You Might Get Seriously Hurt
Casualties happen in war. War is hell. People know the risks when they join. It comes with the territory, but I’m not talking about that.
What people don’t know is that this can happen at any time and in any place, even stateside. Even if there is no ammunition or other threat around, a soldier can get seriously and permanently injured.
After years of PT , a soldier may have problems with his knees and other joints. He can easily have the same problems pro basketball players have, but without the same salary. Any civilian can get injured, but it is more likely in the military because you are more active and working longer hours with more dangerous equipment.
Medics are ready, safety policies are in place, and your buddies are usually looking out for you, but sometimes this isn’t enough. As a medic, I’ve seen twenty-year-old trainees walking with canes as a result of injuries they sustained during service.
Why I Am A Helicopter Parent
Helicopter parents are parents who pay extremely close attention to their kids activities and schoolwork in an effort to not only protect them from pain and disappointment, but to help them succeed. Helicopter parents are known to hover over their children and become overly involved in their lives.
Parole In Place Allows Some Family To Get A Temporary Right To Stay And A Green Card Even After Entering Without Inspection
A discretionary opportunity called “Parole in Place” allows certain family members of U.S. military personnel who came to the U.S. illegally, that is, without being inspected by an immigration officer at the border, to apply for the chance to remain in the U.S., in one-year increments.
Eligible applicants include the spouse , child, or parent of an active duty member of the U.S. Armed Forces, an individual in the Selected Reserve of the Ready Reserve, or an individual who previously served in the U.S. Armed Forces or the Selected Reserve of the Ready Reserve.
PIP applications must be made on USCIS Form I-131, and include evidence of the qualifying family relationship , proof of the family member’s military service , two color passport-style photographs of the applicant, and evidence of any favorable discretionary factors that USCIS should consider.
A PIP grant potentially allows the person to apply for permanent residence in the U.S. without leaving the United States. Under normal circumstances, applicants who entered illegally must leave the U.S. for the last phase of their application, which is attending an interview and getting an immigrant visa at the U.S. consulate in the home country .
Hopefully this Congressional mandate will show up in USCIS’s stated policies and actions soon. In the meantime, be sure to see an attorney if you think you’d benefit from applying for PIP.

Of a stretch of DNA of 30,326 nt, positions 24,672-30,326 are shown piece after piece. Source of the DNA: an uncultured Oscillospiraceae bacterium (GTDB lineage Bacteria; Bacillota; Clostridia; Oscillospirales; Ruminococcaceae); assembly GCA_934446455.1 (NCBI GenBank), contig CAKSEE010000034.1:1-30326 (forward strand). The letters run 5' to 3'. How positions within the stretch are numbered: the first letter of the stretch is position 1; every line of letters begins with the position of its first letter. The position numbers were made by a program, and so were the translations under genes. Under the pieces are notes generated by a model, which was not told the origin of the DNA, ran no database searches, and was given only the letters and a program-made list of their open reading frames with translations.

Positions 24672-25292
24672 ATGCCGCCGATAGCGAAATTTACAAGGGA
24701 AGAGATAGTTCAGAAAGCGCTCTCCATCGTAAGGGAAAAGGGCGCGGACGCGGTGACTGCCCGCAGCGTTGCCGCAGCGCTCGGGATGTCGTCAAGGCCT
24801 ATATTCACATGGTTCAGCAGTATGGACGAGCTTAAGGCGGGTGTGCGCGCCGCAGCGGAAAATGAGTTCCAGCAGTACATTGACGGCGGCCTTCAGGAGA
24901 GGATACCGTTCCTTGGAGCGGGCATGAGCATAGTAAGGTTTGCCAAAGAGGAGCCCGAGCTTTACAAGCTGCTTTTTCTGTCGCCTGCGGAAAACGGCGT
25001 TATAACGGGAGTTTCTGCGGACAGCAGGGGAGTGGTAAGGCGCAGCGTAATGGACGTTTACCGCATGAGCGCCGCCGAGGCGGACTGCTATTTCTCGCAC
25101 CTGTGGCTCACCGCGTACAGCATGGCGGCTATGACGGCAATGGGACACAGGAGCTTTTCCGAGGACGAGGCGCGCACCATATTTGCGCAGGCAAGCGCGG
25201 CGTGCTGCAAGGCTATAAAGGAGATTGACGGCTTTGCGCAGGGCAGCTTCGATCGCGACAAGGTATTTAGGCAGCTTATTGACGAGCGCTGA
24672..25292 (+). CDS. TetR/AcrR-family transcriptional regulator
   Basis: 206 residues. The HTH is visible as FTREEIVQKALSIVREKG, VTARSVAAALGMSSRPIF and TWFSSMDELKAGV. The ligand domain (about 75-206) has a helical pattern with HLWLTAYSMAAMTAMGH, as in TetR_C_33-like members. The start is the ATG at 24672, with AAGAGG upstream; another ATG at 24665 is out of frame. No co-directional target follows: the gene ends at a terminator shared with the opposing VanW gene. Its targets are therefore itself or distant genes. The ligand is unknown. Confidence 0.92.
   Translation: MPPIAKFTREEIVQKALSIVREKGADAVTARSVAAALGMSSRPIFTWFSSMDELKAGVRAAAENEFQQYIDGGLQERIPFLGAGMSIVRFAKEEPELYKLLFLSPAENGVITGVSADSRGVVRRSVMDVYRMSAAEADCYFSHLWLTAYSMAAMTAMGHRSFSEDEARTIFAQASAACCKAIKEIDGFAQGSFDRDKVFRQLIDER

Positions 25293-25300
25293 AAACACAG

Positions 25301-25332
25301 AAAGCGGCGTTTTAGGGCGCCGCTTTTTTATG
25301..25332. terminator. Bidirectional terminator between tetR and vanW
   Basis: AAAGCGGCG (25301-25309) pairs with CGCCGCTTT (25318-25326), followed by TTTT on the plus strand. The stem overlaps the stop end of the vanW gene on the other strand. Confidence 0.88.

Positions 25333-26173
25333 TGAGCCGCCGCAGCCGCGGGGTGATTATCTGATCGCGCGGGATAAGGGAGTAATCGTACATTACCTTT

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What Happens If An Undocumented Person Enlists
My clients sometimes tell me that theyve heard of undocumented immigrants who were allowed to enlist in a branch of the armed services. This is not allowed by U.S. law, so if it happens, it was a mistake by the recruiter. Once it is determined that the person is undocumented, he will be discharged from the military.
Can I Be Fired For Taking Time Off Work For Military Service
Our employment lawyers help servicewomen/men like you every day and are asked questions regarding their job security because after military service people want to know that their life can continue. Examples of such questions include:
- Can I be fired for taking time off work for military service? If that happens, can I hire an attorney to sue my employer?
- What are military leave laws for employers?
- How much time off is an employee entitled to prior to reporting for military service??
- Can an employer fire you for joining the military?
- If I join the reserves will I lose my job?
- What are the laws regarding joining the military while employed?
Our Los Angeles attorneys want to ensure you that your rights are not alienated. If you have any questions after reading this article, or if you would like to hire a lawyer to sue your employer for wrongful termination or discrimination, you can call us any time. We are in Los Angeles but we can handle cases anywhere in California.
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Accelerated Process To Citizenship
There is recent history within the United States military to allow military members from foreign countries have an accelerated path to citizenship. This is somewhat true, however, the time to become a citizen is largely due to the Homeland Security Departmentand their capabilities.